An eight hour internet outage in China was caused by a glitch in the Great Firewall of China and not hackers as was originally thought.
It is indicative of the size the huge growth of China's internet population that what has been branded as "one of the biggest outages ever seen" went almost unnoticed as China's internet infrastructure so often struggles to cope with the constantly increasing demand.
On Tuesday hundreds of millions of people in China trying to access popular websites - such as social network Sena Weibo - found they were redirected to a US website belonging to Dynamic Internet Technology (DIT) which offers services to Chinese citizens to access websites normally censored in their country.
The inital response was from within China was that the country's internet infrastructure was under attack from a group of hackers with reports tying to attack to the spiritual group Falun Gong.
The link was made becasue DIT is tied to the Falun Gong, a group banned in China which has been blamed for past hacking attacks.
During a daily news briefing, Chinese Foreign Ministry spokesman Qin Gang said he had "noted" reports of Falun Gong involvement, but said he did not know who was responsible.
"I don't know who did this or where it came from, but what I want to point out is this reminds us once again that maintaining Internet security needs strengthened international cooperation. This again shows that China is a victim of hacking."
However it has now emerged that the outage was not caused by external attacks at all but more likely caused by the Chinese government itself.
Instead of blocking DIT's website, a government technician may have accidentally routed a good chunk of China's internet traffic there instead the sources said.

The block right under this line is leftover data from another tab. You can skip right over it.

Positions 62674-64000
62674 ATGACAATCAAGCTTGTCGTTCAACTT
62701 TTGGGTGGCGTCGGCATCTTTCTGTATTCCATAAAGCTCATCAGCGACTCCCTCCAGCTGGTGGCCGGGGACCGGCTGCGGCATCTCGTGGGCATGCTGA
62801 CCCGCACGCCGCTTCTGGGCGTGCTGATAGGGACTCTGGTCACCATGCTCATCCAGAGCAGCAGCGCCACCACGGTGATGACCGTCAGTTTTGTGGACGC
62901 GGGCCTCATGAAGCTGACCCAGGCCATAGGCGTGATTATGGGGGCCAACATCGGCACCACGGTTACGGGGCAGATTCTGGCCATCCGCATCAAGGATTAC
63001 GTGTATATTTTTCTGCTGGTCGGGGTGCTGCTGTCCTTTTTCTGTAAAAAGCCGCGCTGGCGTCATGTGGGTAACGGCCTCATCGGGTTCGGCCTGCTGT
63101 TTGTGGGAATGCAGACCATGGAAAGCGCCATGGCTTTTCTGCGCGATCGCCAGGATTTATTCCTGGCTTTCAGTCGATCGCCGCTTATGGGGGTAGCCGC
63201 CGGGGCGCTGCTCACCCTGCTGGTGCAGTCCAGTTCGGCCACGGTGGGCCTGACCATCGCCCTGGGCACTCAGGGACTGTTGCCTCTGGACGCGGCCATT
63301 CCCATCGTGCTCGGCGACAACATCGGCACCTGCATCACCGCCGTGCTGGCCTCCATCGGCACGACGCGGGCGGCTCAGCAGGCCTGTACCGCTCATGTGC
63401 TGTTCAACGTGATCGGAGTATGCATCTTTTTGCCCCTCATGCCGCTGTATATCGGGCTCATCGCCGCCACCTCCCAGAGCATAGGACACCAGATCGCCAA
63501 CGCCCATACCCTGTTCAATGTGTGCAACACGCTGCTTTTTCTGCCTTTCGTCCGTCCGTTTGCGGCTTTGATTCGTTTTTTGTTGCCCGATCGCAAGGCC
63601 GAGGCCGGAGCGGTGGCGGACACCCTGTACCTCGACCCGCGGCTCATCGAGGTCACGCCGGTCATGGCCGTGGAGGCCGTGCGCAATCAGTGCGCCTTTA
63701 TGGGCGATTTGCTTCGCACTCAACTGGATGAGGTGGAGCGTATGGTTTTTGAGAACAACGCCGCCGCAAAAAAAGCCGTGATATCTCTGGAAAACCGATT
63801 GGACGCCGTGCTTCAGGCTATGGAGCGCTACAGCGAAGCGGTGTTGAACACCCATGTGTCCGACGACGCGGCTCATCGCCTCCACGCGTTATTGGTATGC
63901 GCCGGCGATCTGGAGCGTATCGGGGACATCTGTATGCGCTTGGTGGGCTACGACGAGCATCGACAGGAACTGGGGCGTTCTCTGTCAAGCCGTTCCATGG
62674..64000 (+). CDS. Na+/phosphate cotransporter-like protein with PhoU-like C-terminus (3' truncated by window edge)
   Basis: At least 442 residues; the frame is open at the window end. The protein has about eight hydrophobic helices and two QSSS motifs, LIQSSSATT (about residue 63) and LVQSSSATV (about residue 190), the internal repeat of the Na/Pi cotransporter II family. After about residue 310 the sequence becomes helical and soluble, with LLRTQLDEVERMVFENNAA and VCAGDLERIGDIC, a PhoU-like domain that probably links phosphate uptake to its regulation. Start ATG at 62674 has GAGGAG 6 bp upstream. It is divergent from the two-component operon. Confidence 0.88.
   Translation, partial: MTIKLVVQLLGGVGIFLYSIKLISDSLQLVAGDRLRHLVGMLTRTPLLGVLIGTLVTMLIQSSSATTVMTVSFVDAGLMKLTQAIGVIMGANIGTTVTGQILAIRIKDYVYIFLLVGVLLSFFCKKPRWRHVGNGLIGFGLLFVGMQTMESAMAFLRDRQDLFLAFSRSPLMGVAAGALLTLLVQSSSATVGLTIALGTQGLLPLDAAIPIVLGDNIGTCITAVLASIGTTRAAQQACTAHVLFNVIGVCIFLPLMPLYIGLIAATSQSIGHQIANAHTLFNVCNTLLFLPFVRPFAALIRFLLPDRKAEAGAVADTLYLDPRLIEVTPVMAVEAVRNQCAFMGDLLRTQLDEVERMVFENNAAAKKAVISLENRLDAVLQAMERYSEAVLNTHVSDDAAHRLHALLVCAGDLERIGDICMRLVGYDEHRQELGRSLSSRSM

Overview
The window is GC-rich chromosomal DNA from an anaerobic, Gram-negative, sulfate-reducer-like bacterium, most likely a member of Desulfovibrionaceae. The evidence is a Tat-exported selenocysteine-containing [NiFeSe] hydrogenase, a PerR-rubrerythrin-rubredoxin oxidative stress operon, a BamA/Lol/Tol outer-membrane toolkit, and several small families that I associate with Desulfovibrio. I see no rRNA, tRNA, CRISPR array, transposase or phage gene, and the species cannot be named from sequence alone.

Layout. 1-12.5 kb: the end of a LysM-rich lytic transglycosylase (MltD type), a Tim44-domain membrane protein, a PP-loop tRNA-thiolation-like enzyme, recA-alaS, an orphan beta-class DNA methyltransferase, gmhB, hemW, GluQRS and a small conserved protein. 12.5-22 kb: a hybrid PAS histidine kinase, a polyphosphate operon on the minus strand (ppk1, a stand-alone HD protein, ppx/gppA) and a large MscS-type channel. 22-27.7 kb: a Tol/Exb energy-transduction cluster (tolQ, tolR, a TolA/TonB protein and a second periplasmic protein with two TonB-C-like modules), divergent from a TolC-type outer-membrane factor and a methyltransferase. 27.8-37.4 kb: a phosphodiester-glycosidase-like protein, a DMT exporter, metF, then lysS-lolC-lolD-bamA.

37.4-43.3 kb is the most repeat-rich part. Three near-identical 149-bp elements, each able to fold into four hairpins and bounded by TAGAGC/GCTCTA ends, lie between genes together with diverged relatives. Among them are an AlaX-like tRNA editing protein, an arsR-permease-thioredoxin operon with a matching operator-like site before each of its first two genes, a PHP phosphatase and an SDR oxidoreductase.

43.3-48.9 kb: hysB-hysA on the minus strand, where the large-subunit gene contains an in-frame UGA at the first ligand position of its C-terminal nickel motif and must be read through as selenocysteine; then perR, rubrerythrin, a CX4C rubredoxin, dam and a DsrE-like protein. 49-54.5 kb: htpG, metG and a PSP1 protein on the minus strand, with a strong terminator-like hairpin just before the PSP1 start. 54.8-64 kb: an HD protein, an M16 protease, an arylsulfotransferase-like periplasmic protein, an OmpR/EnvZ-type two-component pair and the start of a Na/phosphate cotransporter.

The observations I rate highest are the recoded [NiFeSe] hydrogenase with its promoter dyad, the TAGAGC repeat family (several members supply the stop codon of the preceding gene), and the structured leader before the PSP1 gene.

The Great Firewall of China is an apparatus used by the government to the censor or block vast swathes of the internet. Mainstream services such as Twitter and Facebook are banned in China.
The problem occurred with China's top-level domain name root servers which administer the country's Domain Name Service (DNS) which translates a website's IP address (134.456.342.34) into a typical URL (ww.ibtimes.co.uk)
Users found on Tuesday that when they tried to access web addresses ending in anything but .cn they were redirected to the DIT website.
Using its web monitoring service, Compuware says the outage lasted for 8 hours and Michael Allen, Compuware's vice-president of APM, believes this could be one of the biggest outages ever:
"It's crazy that one DNS issue could have such an impact. When you consider the population affected, this was one of the biggest outages we've ever seen, with one seventh of global internet users impacted."
Allen adds that the impact of the outage isn't limited to internet users in China:
"The impact wasn't just on Chinese internet users; companies around the world lost out on $200 million in online sales during the eight hour period."